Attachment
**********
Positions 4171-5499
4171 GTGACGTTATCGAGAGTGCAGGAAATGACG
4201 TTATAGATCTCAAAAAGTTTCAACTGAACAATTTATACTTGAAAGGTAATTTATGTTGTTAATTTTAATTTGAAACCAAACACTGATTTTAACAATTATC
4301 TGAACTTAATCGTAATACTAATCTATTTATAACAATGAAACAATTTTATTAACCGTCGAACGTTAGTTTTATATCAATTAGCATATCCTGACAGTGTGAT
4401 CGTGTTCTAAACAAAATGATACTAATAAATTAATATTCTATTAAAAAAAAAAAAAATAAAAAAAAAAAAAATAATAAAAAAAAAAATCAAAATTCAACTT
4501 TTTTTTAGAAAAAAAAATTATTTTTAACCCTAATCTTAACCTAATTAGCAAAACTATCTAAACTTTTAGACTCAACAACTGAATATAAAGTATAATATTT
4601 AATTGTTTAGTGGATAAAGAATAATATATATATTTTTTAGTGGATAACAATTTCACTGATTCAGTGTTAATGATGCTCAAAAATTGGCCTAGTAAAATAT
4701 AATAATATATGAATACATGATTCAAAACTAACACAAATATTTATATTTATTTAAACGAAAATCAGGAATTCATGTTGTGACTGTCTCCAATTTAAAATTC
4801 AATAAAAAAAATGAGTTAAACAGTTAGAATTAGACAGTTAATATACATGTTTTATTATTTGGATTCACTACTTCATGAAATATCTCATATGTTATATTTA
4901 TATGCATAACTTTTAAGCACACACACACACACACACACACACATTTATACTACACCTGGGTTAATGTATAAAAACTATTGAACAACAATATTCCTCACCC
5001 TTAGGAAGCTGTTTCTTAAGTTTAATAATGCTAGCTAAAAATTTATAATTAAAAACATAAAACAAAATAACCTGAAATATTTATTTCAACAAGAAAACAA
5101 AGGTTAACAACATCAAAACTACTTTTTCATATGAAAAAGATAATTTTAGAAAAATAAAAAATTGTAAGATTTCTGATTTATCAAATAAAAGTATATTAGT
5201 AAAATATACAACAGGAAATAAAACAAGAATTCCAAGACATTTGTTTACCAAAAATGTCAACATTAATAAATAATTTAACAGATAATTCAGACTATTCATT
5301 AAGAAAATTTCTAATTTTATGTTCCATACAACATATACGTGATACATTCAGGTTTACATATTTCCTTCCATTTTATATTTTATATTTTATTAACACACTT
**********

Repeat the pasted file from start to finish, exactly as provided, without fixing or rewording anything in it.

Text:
Positions 4171-5499
4171 GTGACGTTATCGAGAGTGCAGGAAATGACG
4201 TTATAGATCTCAAAAAGTTTCAACTGAACAATTTATACTTGAAAGGTAATTTATGTTGTTAATTTTAATTTGAAACCAAACACTGATTTTAACAATTATC
4301 TGAACTTAATCGTAATACTAATCTATTTATAACAATGAAACAATTTTATTAACCGTCGAACGTTAGTTTTATATCAATTAGCATATCCTGACAGTGTGAT
4401 CGTGTTCTAAACAAAATGATACTAATAAATTAATATTCTATTAAAAAAAAAAAAAATAAAAAAAAAAAAAATAATAAAAAAAAAAATCAAAATTCAACTT
4501 TTTTTTAGAAAAAAAAATTATTTTTAACCCTAATCTTAACCTAATTAGCAAAACTATCTAAACTTTTAGACTCAACAACTGAATATAAAGTATAATATTT
4601 AATTGTTTAGTGGATAAAGAATAATATATATATTTTTTAGTGGATAACAATTTCACTGATTCAGTGTTAATGATGCTCAAAAATTGGCCTAGTAAAATAT
4701 AATAATATATGAATACATGATTCAAAACTAACACAAATATTTATATTTATTTAAACGAAAATCAGGAATTCATGTTGTGACTGTCTCCAATTTAAAATTC
4801 AATAAAAAAAATGAGTTAAACAGTTAGAATTAGACAGTTAATATACATGTTTTATTATTTGGATTCACTACTTCATGAAATATCTCATATGTTATATTTA
4901 TATGCATAACTTTTAAGCACACACACACACACACACACACACATTTATACTACACCTGGGTTAATGTATAAAAACTATTGAACAACAATATTCCTCACCC
5001 TTAGGAAGCTGTTTCTTAAGTTTAATAATGCTAGCTAAAAATTTATAATTAAAAACATAAAACAAAATAACCTGAAATATTTATTTCAACAAGAAAACAA
5101 AGGTTAACAACATCAAAACTACTTTTTCATATGAAAAAGATAATTTTAGAAAAATAAAAAATTGTAAGATTTCTGATTTATCAAATAAAAGTATATTAGT
5201 AAAATATACAACAGGAAATAAAACAAGAATTCCAAGACATTTGTTTACCAAAAATGTCAACATTAATAAATAATTTAACAGATAATTCAGACTATTCATT
5301 AAGAAAATTTCTAATTTTATGTTCCATACAACATATACGTGATACATTCAGGTTTACATATTTCCTTCCATTTTATATTTTATATTTTATTAACACACTT